In 1989, the woman I was dating and I walked out of a Kansas City gay bar at midnight. We had to cross a fairly desolate four-lane boulevard to get to my car. There were no crosswalks, and the nearest cross-streets were ¼ to ½ mile in either direction. There was no traffic coming from the left; from the right, there were three cars some distance away. We started across. She decided to stop midway and wait for them to pass. I jogged across. As I was putting my key in the car door, something caught my attention. I turned in time to see a pickup truck come from the previously-no-traffic left, move into the left lane, and hit her – intentionally. The driver continued to accelerate; the brake lights never flashed. Witnesses later reported that the truck had pulled out from the parking lot behind a nearby not-gay bar.
I ran to where she lay in the street. The truck’s bumper had caught her on the hip and she did a helicopter spin and landed flat, dispersing the energy across her entire body, instead of, say, just her head taking the brunt of the pavement. It is better to keep injured people where they are, unless it’s more dangerous to do so. On a very dark boulevard with oncoming traffic, I decided it was better for us to be on the sidewalk. I looked toward the bar we came from to discover that a group of people had gathered. I issued a general call for help. No one moved. I thought, “The bystander effect!”
Jumping ahead to 2015, on Friday, December 11th during the very busy morning commute on a freeway here in the Greater Puget Sound Area, a public transportation bus with only a driver onboard traveling along with traffic displayed a disturbing message: “HELP! CALL 911.” (Full article here.)
There were hundreds of drivers on the road, which suggests not many would call because of diffusion of responsibility. We also don’t know how many saw the message. But the help message didn’t ask for a big intervention or time commitment: Just call 911.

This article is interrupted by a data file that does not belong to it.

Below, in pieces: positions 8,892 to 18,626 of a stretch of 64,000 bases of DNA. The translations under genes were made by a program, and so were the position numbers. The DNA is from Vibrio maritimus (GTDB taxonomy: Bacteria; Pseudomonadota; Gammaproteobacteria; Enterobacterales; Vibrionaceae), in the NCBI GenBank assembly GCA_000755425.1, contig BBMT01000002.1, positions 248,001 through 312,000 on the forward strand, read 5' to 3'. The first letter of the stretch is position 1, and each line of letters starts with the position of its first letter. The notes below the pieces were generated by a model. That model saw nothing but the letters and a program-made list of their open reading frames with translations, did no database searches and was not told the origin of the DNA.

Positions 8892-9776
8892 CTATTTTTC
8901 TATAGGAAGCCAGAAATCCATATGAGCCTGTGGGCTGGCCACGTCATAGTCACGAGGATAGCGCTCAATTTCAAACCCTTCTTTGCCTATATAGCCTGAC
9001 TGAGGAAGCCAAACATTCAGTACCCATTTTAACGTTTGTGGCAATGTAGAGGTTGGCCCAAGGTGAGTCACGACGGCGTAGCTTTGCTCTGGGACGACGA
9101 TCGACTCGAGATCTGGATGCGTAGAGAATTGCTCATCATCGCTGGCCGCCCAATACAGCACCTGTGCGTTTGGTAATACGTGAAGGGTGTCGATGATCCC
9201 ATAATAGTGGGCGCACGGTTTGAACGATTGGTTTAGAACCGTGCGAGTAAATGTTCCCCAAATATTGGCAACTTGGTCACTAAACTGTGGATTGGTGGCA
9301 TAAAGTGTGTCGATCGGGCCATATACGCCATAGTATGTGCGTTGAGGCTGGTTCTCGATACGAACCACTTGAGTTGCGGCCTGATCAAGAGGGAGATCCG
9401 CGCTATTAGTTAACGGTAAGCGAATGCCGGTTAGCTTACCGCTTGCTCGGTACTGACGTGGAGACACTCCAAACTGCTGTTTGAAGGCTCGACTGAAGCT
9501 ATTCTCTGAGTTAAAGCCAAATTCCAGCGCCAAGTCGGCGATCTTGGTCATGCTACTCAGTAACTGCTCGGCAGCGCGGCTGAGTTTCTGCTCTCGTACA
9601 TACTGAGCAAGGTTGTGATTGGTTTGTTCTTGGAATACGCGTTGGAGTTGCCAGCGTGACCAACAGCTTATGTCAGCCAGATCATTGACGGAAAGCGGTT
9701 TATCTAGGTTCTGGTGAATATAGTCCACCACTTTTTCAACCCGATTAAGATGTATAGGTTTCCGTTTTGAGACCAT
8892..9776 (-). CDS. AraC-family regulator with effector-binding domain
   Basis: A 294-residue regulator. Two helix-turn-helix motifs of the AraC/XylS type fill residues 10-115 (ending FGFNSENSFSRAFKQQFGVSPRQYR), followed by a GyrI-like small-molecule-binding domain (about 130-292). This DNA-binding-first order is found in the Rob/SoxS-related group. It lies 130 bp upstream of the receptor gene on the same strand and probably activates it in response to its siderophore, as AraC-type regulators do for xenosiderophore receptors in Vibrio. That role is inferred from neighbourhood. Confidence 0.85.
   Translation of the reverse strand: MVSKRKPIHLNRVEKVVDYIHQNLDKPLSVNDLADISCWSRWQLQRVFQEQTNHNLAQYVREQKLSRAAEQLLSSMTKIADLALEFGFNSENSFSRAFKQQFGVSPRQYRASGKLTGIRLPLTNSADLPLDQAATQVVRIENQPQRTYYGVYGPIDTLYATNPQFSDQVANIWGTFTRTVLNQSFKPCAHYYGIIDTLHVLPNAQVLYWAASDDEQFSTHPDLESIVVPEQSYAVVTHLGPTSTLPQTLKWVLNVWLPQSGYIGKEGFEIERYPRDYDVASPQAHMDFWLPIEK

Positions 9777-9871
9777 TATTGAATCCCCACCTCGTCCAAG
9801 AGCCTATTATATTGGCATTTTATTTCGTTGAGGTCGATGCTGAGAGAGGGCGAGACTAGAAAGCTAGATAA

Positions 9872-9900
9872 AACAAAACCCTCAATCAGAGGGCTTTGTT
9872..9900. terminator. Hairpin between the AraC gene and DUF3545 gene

The article reports that “several” people called. One of whom was Robert Rode. The article ends with:
Rode figured Friday’s display was a false alarm because the bus was traveling normally, but said he “wasn’t going to be a victim of the bystander effect and not call 911.”
I don’t know if Robert Rode took Intro Psych, but given the popularity of the course, I wouldn’t be surprised to hear that that is where he learned about the bystander effect. I tell my students, “Now that you know how the bystander effect works, you have a moral obligation to help. You don’t have to personally jump in and participate, but there is no reason you can’t call 911.”
As for my 1989 self, I knew from the bystander effect research how to break the spell. I identified one person and asked for something specific: “You in the red sweatshirt! Go in and call 911!” As predicted, his fellow bystanders turned and looked at him. He was no longer a bystander, but a part of the action. Sure enough, he immediately went in and asked the bartender to make the call. His friends, now feeling involved by being connected to him, came out to the street and helped me move her to the sidewalk.
I contend that Intro Psych is one of the most important courses we have in our curriculum. What we teach in that course not only has the potential to improve lives, but to save lives.
Epilogue: She spent a few days in the hospital just badly bruised. To my knowledge the perpetrator was never apprehended.